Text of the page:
The way I see it, there are three main drivers of asset manager returns (excluding fees), and adding AI to any of them doesn’t help much in terms of improving outcomes for investors (non-institutional investors.)
Portfolio Construction: As long as your assets look like stocks or ETF funds, you don’t add much value by going beyond mean/var optimization with constraints. Most investors don’t need and can’t access exotic assets, and for those who can it’s less a question of optimizing the portfolio than it is of getting access to the investments in the first place. This is an easy problem in the first order approximation, and you don’t gain much by adding complexity.
Execution trading: Over time, trading adds value by 1) providing liquidity, and 2) being better than the other traders in the market. 1) Marginal returns to providing liquidity in already liquid markets are small, and in illiquid markets its not a problem for an algorithm but rather needs major innovation in how the market functions… 2) this is a zero sum game, and as the arms race of faster and smarter algorithms accelerates it converges to zero for all participants who survive.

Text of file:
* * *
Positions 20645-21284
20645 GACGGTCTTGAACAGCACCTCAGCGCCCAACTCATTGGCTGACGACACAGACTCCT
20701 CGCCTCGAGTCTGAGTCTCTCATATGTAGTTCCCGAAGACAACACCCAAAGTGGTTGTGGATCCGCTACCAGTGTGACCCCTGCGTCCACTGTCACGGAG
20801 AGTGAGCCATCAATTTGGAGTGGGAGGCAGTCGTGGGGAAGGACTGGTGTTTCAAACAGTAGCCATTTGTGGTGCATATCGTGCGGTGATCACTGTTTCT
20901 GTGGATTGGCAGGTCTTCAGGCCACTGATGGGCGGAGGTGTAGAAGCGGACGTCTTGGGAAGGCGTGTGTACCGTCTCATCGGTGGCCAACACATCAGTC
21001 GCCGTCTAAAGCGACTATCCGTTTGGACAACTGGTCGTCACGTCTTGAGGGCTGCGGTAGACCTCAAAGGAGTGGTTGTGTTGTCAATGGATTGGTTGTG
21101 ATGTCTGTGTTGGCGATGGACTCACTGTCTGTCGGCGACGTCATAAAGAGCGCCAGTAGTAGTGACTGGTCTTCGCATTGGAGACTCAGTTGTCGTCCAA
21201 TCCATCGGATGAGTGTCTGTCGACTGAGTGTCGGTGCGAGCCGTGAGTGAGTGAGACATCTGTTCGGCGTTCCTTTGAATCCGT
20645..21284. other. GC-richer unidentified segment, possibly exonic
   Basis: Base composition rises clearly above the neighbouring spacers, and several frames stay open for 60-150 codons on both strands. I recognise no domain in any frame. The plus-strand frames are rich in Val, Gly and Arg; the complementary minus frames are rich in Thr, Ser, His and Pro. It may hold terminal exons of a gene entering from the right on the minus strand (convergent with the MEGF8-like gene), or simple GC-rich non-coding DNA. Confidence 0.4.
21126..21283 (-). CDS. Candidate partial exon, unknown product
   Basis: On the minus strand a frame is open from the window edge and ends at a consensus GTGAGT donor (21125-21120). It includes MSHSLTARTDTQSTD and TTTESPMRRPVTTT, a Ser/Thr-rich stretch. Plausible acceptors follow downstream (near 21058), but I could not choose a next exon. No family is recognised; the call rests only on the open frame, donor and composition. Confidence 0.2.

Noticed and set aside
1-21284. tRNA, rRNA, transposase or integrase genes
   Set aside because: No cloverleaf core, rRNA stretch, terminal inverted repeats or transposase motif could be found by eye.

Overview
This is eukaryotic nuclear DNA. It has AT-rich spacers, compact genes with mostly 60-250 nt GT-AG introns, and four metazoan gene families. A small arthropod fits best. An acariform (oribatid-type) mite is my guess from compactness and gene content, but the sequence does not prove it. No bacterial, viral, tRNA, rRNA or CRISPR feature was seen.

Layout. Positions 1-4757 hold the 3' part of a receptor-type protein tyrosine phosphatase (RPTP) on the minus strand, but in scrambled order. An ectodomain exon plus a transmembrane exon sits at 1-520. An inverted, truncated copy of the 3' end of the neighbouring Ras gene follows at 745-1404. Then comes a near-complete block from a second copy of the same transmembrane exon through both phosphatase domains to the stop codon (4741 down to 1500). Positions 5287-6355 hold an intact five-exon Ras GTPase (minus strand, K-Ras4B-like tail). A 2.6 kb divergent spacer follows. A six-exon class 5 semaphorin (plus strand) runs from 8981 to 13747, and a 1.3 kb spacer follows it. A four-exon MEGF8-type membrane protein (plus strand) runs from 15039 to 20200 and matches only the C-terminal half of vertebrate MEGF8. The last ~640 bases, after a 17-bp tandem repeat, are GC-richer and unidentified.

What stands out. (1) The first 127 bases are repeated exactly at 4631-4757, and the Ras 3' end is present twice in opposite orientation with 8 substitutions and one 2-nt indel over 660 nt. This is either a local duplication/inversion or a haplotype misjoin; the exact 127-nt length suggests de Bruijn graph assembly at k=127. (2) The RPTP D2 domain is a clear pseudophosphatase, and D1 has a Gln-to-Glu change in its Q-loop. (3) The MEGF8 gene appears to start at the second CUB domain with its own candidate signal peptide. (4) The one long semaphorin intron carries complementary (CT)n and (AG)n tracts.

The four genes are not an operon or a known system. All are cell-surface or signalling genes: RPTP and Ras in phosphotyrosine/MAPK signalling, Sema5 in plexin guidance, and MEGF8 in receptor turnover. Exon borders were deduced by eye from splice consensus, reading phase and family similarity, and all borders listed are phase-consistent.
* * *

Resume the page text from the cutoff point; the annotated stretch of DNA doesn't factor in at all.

Asset/Security selection: This is probably the area where AI could add the most value. It’s also the area that has proven most problematic, such that a huge amount of total assets have migrated away from active selection and into passive index investment. Vehicles that paid to take security selection risk, such as hedge funds, are already pretty actively using algorithmic strategies. Consensus thinking is that for the typical retail investor, it’s not worth the risk for the incremental return. Taking more security level risk, assuming the methodology is “smart”, will increase returns. It will also increase variance of returns and concentration within individual assets. For a very large chunk of total financial assets being managed, even an AI that was good at security selection would not be desirable.